India seek balance between experiment and survival in series | Pakistan Today

India seek balance between experiment and survival in series

AUCKLAND: On this tour of New Zealand, India have suffered their biggest defeat in ODIs – in terms of balls left – and T20Is – in terms of runs they fell short by – but it has unequivocally been an impressive tour for India so far. Before that Hamilton debacle in the ODI came a clinical surge to an unassailable 3-0 lead in the ODI series, and the response to Hamilton was the Wellington ODI, in which India deliberately chose to bat in difficult conditions, overcame them and pulled off an unlikely defence.

All this without the best white-ball bowler in the world, Jasprit Bumrah. Now people want to see how India respond to the Wellington T20I defeat where their bowlers seemed to have a collective off day. There might also be the realisation that they need to play at least one more wicket-taking bowler and compromise a bit of depth in batting. These bilateral T20Is, though, are an opportunity to experiment.

India want to test their bench strength, but now it will have to marry with the need to stay alive in the series. Their bowlers – whoever plays – will be asked to put in a better show and bowl to the plans and the fields.

For the first time during this trip by India, New Zealand are in the lead, and they will want to seal the series in Auckland. They seem to be better suited to the shorter format right now. They seem to have all-round options without necessarily sacrificing one suit or the other. Colin de Grandhomme, for example, wasn’t even required to bowl in Wellington even though one of the bowlers, Scott Kuggeleijin, had a bad day. They will want a repeat in Auckland.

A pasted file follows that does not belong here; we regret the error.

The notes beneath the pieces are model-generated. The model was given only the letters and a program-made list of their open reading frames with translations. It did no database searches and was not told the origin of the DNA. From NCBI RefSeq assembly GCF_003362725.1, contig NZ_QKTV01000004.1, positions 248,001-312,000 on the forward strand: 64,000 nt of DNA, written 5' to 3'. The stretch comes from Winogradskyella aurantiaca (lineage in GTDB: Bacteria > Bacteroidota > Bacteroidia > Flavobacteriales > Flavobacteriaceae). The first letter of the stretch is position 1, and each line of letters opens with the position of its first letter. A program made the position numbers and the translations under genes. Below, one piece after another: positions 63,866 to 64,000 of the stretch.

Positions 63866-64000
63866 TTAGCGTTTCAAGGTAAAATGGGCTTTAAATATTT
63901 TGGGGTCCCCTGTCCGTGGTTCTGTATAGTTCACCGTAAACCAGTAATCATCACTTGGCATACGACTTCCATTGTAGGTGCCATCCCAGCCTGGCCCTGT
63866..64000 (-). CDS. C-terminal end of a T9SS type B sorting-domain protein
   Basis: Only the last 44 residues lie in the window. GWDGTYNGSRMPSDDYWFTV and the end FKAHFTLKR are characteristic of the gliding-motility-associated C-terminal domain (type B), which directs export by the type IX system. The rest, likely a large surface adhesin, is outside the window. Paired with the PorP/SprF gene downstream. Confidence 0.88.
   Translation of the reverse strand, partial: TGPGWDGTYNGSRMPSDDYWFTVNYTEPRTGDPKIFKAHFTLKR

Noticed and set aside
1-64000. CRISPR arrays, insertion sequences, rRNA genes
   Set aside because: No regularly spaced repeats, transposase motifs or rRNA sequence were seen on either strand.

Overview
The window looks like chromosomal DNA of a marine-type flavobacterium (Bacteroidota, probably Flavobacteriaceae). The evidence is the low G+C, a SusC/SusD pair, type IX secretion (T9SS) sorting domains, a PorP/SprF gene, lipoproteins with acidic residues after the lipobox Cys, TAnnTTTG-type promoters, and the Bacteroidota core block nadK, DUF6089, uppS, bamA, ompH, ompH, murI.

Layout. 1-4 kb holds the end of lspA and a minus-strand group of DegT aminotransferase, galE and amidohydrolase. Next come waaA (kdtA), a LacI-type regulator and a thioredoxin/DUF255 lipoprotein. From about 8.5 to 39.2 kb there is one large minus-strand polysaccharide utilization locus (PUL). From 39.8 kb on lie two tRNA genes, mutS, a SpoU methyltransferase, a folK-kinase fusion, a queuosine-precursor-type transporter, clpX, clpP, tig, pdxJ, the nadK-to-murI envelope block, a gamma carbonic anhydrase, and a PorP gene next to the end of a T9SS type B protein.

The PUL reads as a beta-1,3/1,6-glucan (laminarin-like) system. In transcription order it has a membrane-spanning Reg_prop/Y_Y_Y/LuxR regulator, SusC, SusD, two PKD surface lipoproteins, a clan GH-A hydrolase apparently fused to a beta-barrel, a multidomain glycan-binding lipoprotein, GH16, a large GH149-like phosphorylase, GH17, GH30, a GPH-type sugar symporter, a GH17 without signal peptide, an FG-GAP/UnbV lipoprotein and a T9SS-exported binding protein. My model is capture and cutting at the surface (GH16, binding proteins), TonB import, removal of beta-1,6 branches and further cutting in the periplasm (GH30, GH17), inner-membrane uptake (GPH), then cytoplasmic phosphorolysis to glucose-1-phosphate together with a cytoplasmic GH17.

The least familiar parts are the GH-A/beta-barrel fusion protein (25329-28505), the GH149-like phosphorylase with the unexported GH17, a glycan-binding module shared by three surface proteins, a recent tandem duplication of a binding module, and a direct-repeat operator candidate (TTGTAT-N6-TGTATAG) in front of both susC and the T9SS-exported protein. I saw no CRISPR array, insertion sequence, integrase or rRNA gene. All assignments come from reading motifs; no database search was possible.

Rohit Sharma won’t like this mini dip in his scores. After a brace of fifties in Mount Maunganui – he looked good for a double in the first of those – Rohit has had scores of 7, 2 and 1. In a way, it is less frustrating to get out without a start rather than wasting one, but Rohit won’t be happy with the nature of his dismissals.

Twice movement got him, and on the third occasion his favourite shot – the pull – landed in the lap of a deep fielder. Watch out for how he responds.

Tim Southee is an unusual player: he is a shoo-in in Tests and T20Is, but out of favour in ODIs. He showed his worth in his first international back with figures of 3 for 17 in his four overs. He will want to continue doing that to push for a return to the ODIs too.

The only change New Zealand might think of is to possibly find a way to include James Neesham. He could replace Kuggeleijn or de Grandhomme.

Pitch and conditions

Eden Park is oddly shaped and a tough ground to defend. This is a ground where last year Australia successfully chased down 244 with seven balls to spare. Chasing 143, New Zealand once got there in 10 overs. Yet nine matches have been won by sides batting first to six by chasing sides. A pleasant day is expected for the game.



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